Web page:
Police Kill 95-Year-Old Veteran

Family members are questioning the death of 95-year-old WWII U.S. Air Corps sergeant John Wrana who was killed at an assisted living center last month after resisting medical treatment. The elderly veteran, allegedly frail and in need of a walker, sustained blunt force injuries after being tased and shot with bean bag rounds by Park Forest, Illinois police after denying medical attention and allegedly threatening hospital personnel.

The details of the encounter are disputed. One report states that Wrana waved a kitchen knife; others claim that he merely tried to fend off medical personnel with a cane. Regardless, it is a shame that that police used forceful tactics to subdue him, ultimately leading to fatal internal bleeding. It is highly unlikely that the brutality was warranted.

Wrana's family is demanding answers, and the Illinois state police are conducting an investigation but have refused to comment. "I want answers," Wrana's stepdaughter told reporters. "I want someone held accountable."

The family lawyer stated that police used riot shields to enter his room before shooting bean-bag rounds at Wrana as he was seated in a chair, painting the picture of an incredibly violent scene one would hardly expect to take place given the nature of the conflict and condition of the elderly man.


"The Japanese military couldn't get him at the age he was touchable, in a uniform in the war. It took 70 years later for the Park Forest police to do the job," Wrana's family attorney, Nicholas Grapsas, told reporters.

Wrana was described by family members as a bright and vibrant war hero who simply didn't wish to be pushed around in the moment. Family members spoke fondly of his latest years, saying, "He was a very vital 95-year-old, let me tell you. He still played cards. He taught the 70-year-olds how to play gin rummy."

While the police action took place under the guise of an imminent threat to staff at the facility, Maria Olivia, an official at the Pathway Senior Living, told reporters the staff was kept out of the room after police arrived and did not feel threatened. "The staff was not inside once the police were on the scene," she explained, putting the degree of force used against the elderly man further into question.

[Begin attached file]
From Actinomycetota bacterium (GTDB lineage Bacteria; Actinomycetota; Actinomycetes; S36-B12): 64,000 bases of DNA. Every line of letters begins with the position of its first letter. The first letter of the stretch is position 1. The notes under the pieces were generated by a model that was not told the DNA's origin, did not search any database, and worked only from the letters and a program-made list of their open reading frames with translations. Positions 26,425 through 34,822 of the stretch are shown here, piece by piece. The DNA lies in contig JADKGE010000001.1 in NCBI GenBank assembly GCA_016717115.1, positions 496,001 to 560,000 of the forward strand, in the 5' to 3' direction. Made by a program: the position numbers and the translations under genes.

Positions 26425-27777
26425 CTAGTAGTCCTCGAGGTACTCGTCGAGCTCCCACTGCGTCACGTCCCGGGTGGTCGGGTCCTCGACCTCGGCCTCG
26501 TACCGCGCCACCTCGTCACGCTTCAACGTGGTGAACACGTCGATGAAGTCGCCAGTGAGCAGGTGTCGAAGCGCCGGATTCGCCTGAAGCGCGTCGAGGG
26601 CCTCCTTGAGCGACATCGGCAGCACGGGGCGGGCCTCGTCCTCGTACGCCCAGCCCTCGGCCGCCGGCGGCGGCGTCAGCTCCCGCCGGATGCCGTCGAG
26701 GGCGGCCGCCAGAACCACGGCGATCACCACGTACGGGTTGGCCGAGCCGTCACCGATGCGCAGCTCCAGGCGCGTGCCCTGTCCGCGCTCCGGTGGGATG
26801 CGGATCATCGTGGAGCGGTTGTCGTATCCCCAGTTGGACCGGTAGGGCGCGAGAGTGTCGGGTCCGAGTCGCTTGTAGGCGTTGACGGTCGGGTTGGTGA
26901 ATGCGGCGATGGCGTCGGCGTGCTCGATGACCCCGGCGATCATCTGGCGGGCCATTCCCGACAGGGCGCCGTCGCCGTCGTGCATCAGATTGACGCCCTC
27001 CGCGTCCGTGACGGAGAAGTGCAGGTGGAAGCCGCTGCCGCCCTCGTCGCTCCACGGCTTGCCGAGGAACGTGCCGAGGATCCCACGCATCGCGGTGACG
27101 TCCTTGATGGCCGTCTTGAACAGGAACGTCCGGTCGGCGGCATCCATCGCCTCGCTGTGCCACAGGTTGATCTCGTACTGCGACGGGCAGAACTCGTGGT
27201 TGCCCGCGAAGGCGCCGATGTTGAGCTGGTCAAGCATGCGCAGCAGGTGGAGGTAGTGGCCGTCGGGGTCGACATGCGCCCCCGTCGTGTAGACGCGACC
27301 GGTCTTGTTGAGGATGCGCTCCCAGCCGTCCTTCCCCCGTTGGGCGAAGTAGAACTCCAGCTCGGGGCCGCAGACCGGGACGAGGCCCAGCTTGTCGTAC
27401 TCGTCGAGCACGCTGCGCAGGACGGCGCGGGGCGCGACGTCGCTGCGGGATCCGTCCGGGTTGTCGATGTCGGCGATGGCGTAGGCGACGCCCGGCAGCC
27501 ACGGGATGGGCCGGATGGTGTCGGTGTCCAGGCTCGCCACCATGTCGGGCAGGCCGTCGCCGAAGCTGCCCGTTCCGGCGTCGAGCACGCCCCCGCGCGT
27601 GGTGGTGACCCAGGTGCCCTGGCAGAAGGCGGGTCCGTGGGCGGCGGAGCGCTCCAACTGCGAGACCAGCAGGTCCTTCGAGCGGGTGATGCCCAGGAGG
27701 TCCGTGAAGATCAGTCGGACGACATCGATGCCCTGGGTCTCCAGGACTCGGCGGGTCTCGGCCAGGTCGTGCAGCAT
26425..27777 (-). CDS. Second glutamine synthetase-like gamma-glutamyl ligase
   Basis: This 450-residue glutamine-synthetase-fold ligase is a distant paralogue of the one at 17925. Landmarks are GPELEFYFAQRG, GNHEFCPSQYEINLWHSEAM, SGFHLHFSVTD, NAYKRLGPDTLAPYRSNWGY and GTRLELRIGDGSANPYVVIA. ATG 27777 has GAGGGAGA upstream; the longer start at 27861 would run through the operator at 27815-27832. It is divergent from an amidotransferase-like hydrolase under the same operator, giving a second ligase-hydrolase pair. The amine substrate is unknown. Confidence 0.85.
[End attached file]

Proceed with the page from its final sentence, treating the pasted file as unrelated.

The skirmish seems indicative of unnecessary police violence that should not be excused, particularly given the frailty of the veteran. The hope is that the incident will be gain deserved shock and attention and continue on to be properly investigated such that those responsible will be held accountable.

How likely are you to make Mic your go-to news source?

Rachel George

Rachel is a PhD candidate in International Relations at the London School of Economics. She holds a BA in Politics from Princeton and an MA in Middle Eastern Studies from Harvard. Her interests include journalism, U.S. foreign policy, human rights, and international law.

MORE FROM

Grizzly bear protections in Yellowstone National park are ending

A final ruling by US government officials will strike the Yellowstone grizzly bear from the list of threatened species after its population increased to 700.

Another day, another off-camera White House press briefing

The move to scale back on-camera press briefings comes amid Trump's increasing unwillingness to interact with the press.

Minneapolis might get a $15 minimum wage, but restaurant workers aren't celebrating

Discord has been brewing in Minneapolis over whether tipped work will be counted toward a $15 minimum wage.

These abysmal new poll numbers for House health care bill don't bode well for Senate version

Only 34% of Republicans approve of the new proposed law.

'Pizzagate' shooter gets 4-year prison sentence, lawyers urged judge to deter vigilantism

Welch stormed a Washington, D.C., pizza place and shot off a firearm because of the internet.

American Health Care Act by the numbers: What to know about Senate Republicans' secret health plan

After drafting the ACA repeal and replace plan behind closed doors, the AHCA is out — and Senate Republican leaders are hoping to vote on it in a week.

Grizzly bear protections in Yellowstone National park are ending

A final ruling by US government officials will strike the Yellowstone grizzly bear from the list of threatened species after its population increased to 700.

Another day, another off-camera White House press briefing

The move to scale back on-camera press briefings comes amid Trump's increasing unwillingness to interact with the press.

Minneapolis might get a $15 minimum wage, but restaurant workers aren't celebrating

Discord has been brewing in Minneapolis over whether tipped work will be counted toward a $15 minimum wage.

These abysmal new poll numbers for House health care bill don't bode well for Senate version

Only 34% of Republicans approve of the new proposed law.

'Pizzagate' shooter gets 4-year prison sentence, lawyers urged judge to deter vigilantism

Welch stormed a Washington, D.C., pizza place and shot off a firearm because of the internet.

American Health Care Act by the numbers: What to know about Senate Republicans' secret health plan

After drafting the ACA repeal and replace plan behind closed doors, the AHCA is out — and Senate Republican leaders are hoping to vote on it in a week.